TO THE EDITOR OF THE MORNING POST.
SIR - Having a real and somewhat sensitive regard for the credit of the Morning Post, I cannot but feel a proportionate mortification and regret that you should have fallen so short of the mark in your rather oracular answer returned to a consulting question of so much social importance as that of "Juvenis," in your paper of Wednesday. May I respectfully beg of you accordingly to re-consider it, and give us something more generally philosophical and satisfactory.
"There is but one rule," you say, "in such cases, the gentleman gives the wall to the lady." Is it possible to be content with this solution? I will not open at large the more delicate bearings of the question, nor drag prominently forward the suspicions of a want of due gallantry to which you may have rendered yourself here liable, considering what sort of persons are proverbially said "to go to the wall." Any covert insinuation of that nature, I am well persuaded, was most remote from your intention. But your response is plainly contracted and partial, and not at all fitted to meet the comprehensiveness of the question proposed. You seem in the first place, to assume, as matter of course, a handing down stairs, into the dining-room.
This may be more commonly the case in London; but in how many houses in the provinces, where the entire drama is performed on the ground floor, does the line of march being between two walls (I do not like to describe more minutely anything so humble as a mere "passage"), or only across an open space, without any wall close on either hand? (to say nothing of the highest cases of all, even in London or elsewhere, where the descent is by a central stair, with a baluster on both sides), I am sure you will see at once, without my encountering the risk of over-tediousness, that your late verdict is inadequate as regards the principle of the case. My own belief, if I may advance it respectfully, is, that there is no determinate rule; but that (to express the fact familiarly) in a majority of cases gentlemen snatch up their fair charges "pretty much as it may happen." Of course, JUVENIS will hardly think this an entirely satisfactory answer; but if it be the true one, and there be no better to be had, how can one help it? - I am, Sir, yours very respectfully,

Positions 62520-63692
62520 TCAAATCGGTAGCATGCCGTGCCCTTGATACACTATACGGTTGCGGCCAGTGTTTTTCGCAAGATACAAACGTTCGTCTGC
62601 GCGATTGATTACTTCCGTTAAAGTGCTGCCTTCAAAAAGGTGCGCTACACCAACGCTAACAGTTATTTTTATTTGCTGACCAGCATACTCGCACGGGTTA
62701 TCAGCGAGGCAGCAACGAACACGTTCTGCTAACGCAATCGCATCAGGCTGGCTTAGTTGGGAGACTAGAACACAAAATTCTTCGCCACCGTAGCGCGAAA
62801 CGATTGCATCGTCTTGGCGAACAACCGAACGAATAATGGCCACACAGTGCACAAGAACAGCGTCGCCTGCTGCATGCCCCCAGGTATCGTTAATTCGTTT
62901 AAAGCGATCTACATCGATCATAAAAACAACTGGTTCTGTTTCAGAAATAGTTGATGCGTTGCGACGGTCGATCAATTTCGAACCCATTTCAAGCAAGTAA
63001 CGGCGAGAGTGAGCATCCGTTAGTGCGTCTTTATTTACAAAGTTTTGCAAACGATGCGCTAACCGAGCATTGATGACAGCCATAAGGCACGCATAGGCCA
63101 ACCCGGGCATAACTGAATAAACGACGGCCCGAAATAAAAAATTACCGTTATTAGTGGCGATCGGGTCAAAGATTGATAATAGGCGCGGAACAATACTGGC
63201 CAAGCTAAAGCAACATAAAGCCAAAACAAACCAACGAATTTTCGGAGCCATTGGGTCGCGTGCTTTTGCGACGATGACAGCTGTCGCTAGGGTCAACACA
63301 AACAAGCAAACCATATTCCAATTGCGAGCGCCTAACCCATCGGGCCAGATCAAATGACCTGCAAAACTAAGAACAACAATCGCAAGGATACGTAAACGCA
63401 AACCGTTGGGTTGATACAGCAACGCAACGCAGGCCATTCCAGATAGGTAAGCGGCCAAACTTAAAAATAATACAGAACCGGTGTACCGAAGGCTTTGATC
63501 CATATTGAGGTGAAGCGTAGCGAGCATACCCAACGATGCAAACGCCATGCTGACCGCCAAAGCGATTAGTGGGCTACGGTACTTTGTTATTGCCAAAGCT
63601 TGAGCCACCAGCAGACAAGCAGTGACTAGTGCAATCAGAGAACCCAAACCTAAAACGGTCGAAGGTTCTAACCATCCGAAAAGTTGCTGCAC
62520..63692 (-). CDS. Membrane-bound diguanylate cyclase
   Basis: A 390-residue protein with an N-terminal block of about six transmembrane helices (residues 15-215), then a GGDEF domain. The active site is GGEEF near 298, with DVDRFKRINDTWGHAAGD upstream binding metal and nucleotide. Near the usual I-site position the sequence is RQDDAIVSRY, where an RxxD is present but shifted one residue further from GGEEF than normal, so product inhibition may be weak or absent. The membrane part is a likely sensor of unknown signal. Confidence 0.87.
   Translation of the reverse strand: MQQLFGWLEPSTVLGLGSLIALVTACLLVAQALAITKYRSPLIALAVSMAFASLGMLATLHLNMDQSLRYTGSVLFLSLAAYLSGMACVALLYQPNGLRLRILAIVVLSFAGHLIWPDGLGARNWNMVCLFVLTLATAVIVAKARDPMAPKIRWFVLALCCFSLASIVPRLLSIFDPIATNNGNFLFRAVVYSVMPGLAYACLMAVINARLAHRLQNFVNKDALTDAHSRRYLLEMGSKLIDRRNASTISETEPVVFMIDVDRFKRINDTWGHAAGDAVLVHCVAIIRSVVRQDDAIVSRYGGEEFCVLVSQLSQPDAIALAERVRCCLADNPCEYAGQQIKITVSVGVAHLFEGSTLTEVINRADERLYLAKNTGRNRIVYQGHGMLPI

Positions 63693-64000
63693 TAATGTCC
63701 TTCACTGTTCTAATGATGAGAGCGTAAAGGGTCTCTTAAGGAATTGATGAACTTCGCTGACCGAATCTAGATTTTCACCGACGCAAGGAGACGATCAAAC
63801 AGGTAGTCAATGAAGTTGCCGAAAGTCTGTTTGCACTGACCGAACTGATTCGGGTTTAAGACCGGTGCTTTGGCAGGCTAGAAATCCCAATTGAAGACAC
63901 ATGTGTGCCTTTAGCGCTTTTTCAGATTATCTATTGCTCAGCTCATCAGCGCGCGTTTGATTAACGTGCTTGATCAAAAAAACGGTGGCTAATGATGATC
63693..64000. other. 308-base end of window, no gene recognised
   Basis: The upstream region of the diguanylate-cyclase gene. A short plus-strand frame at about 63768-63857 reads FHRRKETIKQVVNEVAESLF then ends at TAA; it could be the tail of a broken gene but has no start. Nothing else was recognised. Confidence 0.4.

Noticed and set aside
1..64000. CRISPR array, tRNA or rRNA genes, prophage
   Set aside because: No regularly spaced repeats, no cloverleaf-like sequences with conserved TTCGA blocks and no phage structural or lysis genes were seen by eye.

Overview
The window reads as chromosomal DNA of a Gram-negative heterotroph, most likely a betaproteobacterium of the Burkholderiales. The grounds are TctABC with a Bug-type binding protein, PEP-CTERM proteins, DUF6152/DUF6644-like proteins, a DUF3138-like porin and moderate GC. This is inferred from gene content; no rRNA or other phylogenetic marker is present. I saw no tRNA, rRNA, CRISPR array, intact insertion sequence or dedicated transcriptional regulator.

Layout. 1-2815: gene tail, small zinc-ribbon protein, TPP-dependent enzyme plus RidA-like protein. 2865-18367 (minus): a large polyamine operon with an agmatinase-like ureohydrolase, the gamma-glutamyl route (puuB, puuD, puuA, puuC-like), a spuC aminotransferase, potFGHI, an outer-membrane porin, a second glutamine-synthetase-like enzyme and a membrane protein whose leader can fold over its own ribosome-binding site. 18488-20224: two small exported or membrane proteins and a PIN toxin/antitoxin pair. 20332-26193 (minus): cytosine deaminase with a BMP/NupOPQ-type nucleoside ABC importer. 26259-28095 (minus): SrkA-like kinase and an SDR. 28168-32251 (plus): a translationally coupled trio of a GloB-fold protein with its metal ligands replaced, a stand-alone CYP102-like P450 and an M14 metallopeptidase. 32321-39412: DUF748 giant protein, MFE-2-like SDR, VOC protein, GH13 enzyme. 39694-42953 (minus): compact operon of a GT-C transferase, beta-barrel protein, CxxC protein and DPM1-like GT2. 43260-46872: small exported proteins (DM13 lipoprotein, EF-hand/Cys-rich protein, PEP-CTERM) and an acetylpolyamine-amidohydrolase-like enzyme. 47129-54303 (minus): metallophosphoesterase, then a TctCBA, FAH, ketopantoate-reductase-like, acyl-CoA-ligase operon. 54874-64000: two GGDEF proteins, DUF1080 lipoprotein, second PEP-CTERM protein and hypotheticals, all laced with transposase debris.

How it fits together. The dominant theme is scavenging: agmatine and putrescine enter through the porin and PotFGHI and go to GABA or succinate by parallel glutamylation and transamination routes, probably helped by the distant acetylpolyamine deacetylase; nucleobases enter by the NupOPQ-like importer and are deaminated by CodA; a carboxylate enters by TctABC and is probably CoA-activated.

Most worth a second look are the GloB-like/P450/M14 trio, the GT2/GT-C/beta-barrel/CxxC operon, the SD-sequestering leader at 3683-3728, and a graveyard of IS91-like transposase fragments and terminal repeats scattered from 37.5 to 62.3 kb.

April 29, AMBIDEXTER
Source: The Morning Post, Friday May 07 1841, Page 6, Issue 21936